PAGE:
Cairo, Egypt, October 31, 2016—A
new report by IFC, a member of the World Bank Group, finds that Egypt’s
cement producers could save money and lower greenhouse gas emissions by
using waste, so-called alternative fuels, to power their production facilities.
The study, Unlocking
Value: Alternative Fuels for Egypt’s Cement Industry,
assessed the potential for producers to increase the use of alternative
fuels and recommend sustainable market solutions. Those alternative fuels
include municipal solid waste, agricultural waste, sewage, and old tires.
Increased use of these wastes as fuel could help save the industry $51
million annually by 2025 and reduce reliance on traditional fossil fuels.
By 2025, the study suggests, alternative fuels could replace about 1.9
million tons of coal and prevent the release of 3.9 million tons of carbon
“Egypt is executing a wide array of initiatives to provide new sources
of energy,” said Ramon Piza, President of CEMEX Egypt. “We believe that
all sectors, public and private, should collaborate and join forces to
facilitate the usage of alternative fuel to further support these initiatives
and help reduce greenhouse gas emissions.”
The study is a timely one. Amid a nationwide shortage of natural gas, a
growing number of cement producers have turned to coal and petcoke to power
their plants. By 2025, the sector will use about 9.7 million tons of coal
per year which alone will produce 27 million tons of carbon dioxide, posing
health and environmental challenges for Egypt.
“Integrating alternative fuels into the energy mix brings with it significant
public and private benefits,” said Bryanne Tait, IFC Energy and Resource
Efficiency Regional Lead for the Middle East and North Africa. “It's important
for countries like Egypt to begin reducing their emissions, and alternative
fuels are an ideal way to do that as they represent an untapped local source
of energy security and hold economic profitability for the country.”
The study, the first of its kind in Egypt, found the country produces enough
alternative fuels to power the entire cement sector. It included a mapping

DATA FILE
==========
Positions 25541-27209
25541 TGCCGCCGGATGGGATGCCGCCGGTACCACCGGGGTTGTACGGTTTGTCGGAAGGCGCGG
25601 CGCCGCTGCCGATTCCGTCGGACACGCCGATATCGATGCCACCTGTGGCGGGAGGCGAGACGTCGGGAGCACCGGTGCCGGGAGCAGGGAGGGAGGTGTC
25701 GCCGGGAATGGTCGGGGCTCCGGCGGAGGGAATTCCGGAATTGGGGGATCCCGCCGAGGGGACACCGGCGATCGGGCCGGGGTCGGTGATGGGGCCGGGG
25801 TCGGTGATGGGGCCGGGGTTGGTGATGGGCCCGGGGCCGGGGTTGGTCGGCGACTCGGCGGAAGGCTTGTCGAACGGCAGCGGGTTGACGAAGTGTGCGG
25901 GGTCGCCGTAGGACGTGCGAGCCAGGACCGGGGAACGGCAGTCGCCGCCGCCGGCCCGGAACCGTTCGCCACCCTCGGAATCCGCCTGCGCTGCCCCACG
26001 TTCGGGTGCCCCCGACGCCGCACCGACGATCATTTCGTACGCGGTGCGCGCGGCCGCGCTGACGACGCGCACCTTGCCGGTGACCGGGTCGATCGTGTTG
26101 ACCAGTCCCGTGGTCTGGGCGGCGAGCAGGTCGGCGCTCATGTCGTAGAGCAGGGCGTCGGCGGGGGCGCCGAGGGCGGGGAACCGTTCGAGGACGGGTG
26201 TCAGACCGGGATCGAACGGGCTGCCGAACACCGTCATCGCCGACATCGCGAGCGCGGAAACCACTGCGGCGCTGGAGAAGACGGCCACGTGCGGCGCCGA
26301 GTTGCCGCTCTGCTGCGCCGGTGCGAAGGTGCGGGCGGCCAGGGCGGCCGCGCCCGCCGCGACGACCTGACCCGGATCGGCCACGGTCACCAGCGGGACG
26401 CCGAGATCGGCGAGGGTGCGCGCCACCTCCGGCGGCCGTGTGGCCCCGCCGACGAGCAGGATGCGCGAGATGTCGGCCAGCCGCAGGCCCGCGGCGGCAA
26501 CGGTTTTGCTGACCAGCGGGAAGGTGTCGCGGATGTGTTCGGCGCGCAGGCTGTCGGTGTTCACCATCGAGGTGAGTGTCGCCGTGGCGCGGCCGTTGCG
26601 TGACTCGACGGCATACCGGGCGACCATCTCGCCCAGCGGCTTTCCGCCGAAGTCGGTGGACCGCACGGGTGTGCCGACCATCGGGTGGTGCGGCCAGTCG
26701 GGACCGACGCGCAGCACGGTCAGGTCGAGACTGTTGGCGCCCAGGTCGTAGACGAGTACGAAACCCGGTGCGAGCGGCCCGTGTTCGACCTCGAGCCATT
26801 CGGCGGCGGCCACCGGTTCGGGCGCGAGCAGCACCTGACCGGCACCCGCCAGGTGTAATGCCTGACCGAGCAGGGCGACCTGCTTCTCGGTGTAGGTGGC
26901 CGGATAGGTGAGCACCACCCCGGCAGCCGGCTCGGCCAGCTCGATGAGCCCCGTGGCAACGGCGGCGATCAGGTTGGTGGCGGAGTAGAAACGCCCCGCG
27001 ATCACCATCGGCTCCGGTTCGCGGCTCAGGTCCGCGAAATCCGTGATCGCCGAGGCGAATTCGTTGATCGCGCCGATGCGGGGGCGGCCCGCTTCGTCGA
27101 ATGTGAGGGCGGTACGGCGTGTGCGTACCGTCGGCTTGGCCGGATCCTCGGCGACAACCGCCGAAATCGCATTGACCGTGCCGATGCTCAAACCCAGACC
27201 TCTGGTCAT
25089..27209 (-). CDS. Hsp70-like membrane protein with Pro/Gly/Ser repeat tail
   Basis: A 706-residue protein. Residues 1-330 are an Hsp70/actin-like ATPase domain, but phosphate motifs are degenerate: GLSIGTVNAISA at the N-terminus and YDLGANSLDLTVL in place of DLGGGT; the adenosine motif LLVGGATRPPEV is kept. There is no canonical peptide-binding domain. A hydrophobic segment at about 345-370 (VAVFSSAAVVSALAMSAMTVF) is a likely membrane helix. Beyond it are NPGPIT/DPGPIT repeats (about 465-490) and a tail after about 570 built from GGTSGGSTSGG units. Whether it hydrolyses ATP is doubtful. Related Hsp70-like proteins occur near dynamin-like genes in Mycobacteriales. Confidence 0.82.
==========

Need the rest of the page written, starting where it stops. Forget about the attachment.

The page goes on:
tool (available at http://arcg.is/1ToAspz)
that pinpoints the location of cement plants, sources of alternative fuels,
and transport links.
But it found that several obstacles prevent cement producers from using
alternative fuels, including the lack of a well-established supply chain
that would collect, process, and deliver waste to cement plants. The report
recommends that market players must come to clear and fair commercial and
quality arrangements ensuring a secure supply and return on investment,
a fair pricing mechanism, and regulatory improvements to increase waste
collection and treatment efficiency.
report was supported by the governments of Denmark and Italy, the Korea
Green Growth Trust Fund, and the Earth Fund Platform.
It is part of a larger effort by IFC
to combat climate change, improve waste management, and support the global
cement industry, a key source of employment in many developing countries.
IFC has invested $4 billion in 180 projects in the cement sector during
the last 55 years. IFC’s current cement portfolio includes 30 investments
and 10 advisory projects. More broadly in Egypt, IFC invested $1.5 billion
in private sector businesses between fiscal years 2011 and 2016, helping
to create jobs, and spur growth, considered vital in a country that has
struggled economically in recent years.
IFC, a member of the World Bank Group, is the largest global development
institution focused on the private sector in emerging markets. Working
with 2,000 businesses worldwide, we use our six decades of experience to
create opportunity where it’s needed most. In FY16, our long-term investments
in developing countries rose to nearly $19 billion, leveraging our capital,
expertise and influence to help the private sector end extreme poverty
and boost shared prosperity. For more information, visit